Although similar looking on the outside, the construction of the input register, a ratchet wheel, is totally different from the widely used pinwheel. This ratchet wheel construction has a big advantage: for both adding and subtracting the input register is turned in the same direction. This allowed the designers to automate division in a very early stage of calculator development (1925).
The red/white caps of this machine are not the original ones, nor is the bottom and the rubber feet.
As usual for this type of machine
Clear all registers. Put the mode selector in the upper left of the machine in the position marked with a white “:”. Move the carriage all the way to the right and press the “X<-->:” selector at the bottom of the carriage. The red line with the “-” sign should now point at the “8” on the base plate.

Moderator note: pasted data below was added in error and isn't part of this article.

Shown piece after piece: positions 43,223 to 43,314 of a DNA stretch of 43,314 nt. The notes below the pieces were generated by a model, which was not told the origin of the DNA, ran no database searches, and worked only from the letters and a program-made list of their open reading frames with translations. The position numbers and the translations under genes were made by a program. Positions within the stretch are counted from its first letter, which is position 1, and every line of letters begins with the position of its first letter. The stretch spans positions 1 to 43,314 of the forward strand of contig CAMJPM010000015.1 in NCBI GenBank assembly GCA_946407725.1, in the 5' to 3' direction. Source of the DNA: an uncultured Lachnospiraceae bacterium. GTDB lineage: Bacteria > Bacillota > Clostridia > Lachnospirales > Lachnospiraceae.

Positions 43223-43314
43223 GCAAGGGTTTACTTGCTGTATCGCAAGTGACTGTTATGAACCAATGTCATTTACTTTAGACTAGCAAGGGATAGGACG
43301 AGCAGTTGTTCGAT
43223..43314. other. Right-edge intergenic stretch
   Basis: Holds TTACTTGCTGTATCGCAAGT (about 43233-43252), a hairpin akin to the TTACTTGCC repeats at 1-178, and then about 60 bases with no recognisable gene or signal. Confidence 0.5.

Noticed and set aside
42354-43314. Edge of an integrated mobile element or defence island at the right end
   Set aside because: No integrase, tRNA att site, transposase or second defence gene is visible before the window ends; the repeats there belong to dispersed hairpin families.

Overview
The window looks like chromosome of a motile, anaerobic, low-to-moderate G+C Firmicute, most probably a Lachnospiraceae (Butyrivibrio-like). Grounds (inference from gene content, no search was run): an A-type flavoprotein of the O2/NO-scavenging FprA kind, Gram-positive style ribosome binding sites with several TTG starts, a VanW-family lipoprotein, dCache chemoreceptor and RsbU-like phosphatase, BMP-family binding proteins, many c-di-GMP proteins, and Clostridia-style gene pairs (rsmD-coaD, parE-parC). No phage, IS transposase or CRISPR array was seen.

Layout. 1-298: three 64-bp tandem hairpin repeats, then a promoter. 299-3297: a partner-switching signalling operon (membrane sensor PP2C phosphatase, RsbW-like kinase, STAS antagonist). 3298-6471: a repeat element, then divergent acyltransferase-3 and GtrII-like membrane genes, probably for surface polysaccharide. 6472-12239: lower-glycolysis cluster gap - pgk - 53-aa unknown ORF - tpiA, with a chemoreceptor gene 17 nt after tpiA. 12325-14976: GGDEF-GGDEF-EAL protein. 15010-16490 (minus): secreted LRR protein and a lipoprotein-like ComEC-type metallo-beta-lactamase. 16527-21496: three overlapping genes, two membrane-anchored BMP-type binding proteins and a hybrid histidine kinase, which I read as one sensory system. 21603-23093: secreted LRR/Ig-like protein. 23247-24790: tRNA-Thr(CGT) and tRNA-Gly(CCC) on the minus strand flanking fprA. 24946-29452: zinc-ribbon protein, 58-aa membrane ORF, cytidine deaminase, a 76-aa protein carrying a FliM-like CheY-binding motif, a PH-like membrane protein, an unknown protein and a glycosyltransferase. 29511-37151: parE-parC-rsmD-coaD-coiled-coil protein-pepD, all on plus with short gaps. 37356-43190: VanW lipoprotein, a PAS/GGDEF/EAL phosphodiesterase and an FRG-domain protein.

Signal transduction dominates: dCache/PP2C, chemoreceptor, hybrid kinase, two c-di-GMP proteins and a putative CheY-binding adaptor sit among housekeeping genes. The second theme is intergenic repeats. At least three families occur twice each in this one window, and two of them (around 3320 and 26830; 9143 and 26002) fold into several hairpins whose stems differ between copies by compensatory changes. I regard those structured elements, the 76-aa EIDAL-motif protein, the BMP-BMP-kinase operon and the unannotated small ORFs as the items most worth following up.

Enter the dividend in the positions 13 to 8 of the result register. Enter the divisor in the main register. Start turning the main shaft. The machine now starts subtracting until an underflow occurs. It then makes a small step, adds the divisor to correct the underflow, makes another small step and starts subtracting again. It continues until the carriage has reached its extreme left position. The quotient is in the counter register (left), the remainder is in the result register (right).
Note: If a machine works well, it runs very smoothly, also when underflow occurs and a step is made.
Function of some keys, switches etc
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Addition, Subtraction, Manual Multiplication, Automatic Division
Ca. 1959 (Known serial numbers range from 41 880 to 49 571)
DM 665,- in 1956 (Source: See assets: Price list )
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